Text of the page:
GSA Annual Meeting in Denver, Colorado, USA - 2016

Paper No. 18-8
Presentation Time: 10:10 AM


ROWLAND, Stephen M. and HAIGHT, Gordon, Department of Geoscience, University of Nevada, Las Vegas, 4505 Maryland Parkway, Las Vegas, NV 89154-4010,

The Aztec Sandstone represents the southwestern margin of the great Jurassic Navajo-Nugget-Aztec sand sea. A diverse ichnofauna has long been known to occur in the Navajo and Nugget formations, and in 2006 multiple ichnotaxa were reported from the Aztec Sandstone in the Mescal Range of eastern California. Anomalously, however, prior to 2011 only one ichnotaxon of trace fossils had been reported in the widely exposed Aztec Sandstone in southern Nevada; that occurrence consisted of multiple trackways of the therapsid track Brasilichnium at a single site in Valley of Fire State Park.

The known track record in the Aztec Sandstone of southern Nevada has increased dramatically in the past five years. In 2011 hikers reported the discovery of poorly-preserved dinosaur tracks in Red Rock Canyon National Conservation Area (RRCNCA). Publicity about this discovery soon led to the discovery of other tracksites. This in turn has led to the systematic search for―and documentation of―fossil tracks and trackways in RRCNCA, Valley of Fire State Park, and the Gold Butte region. During the past four years we have been documenting and studying these tracksites. We provide here an update of the trace fossils that have been documented to occur in the Aztec Sandstone of southern Nevada.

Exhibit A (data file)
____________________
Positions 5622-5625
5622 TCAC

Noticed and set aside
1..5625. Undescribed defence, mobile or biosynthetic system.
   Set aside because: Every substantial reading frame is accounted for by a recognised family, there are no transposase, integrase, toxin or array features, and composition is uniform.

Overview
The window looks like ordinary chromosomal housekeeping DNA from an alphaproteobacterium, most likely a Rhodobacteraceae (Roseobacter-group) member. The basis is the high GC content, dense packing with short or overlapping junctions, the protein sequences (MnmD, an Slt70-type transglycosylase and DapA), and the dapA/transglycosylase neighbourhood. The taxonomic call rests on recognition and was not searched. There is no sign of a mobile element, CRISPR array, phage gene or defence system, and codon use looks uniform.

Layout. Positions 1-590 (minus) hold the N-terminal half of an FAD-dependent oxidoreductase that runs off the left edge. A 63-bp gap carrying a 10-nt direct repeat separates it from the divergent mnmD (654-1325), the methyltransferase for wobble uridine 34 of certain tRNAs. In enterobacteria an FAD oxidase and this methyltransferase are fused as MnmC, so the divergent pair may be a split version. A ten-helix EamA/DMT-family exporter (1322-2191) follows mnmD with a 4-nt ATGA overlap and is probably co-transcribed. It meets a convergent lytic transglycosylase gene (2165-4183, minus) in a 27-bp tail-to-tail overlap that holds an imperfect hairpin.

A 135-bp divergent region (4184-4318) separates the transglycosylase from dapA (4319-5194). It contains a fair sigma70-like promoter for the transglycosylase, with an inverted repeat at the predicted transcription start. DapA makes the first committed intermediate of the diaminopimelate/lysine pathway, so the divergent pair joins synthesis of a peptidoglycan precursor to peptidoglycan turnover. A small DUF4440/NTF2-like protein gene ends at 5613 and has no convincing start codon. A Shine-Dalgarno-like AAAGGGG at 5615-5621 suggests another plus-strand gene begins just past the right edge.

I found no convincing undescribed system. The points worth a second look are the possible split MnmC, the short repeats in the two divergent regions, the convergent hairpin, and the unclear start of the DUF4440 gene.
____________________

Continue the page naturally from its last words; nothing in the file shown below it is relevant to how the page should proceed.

A total of approximately three dozen tracksites are now known to be present in the Aztec Sandstone of southern Nevada, with eight ichnogenera represented. These eight ichnogenera include two dinosaur ichnotaxa [Grallator and an unidentified theropod(?) track], two mammaloid ichnogenera (Brasilichnium and an undescribed form), and four arthropod ichnogenera (Entradaichnus, Octopodichnus, Paleohelcura, and Planolites).

Generally speaking, this ichnofauna is a very familiar one in the Navajo-Nugget-Aztec erg. Among the vertebrate tracks, mammaloid tracks are much more common than dinosaur tracks. We attribute the relative rarity and low diversity of dinosaur tracks to a paucity of interdune deposits in the Aztec Sandstone compared to the Navajo. One of our mammaloid track types is a small one with a track width of approximately 1 cm and a stride of 8 to 10 cm. These tracks are smaller than the range we have documented for Brasilichnium, and we tentatively recognize them to represent an undescribed ichnotaxon.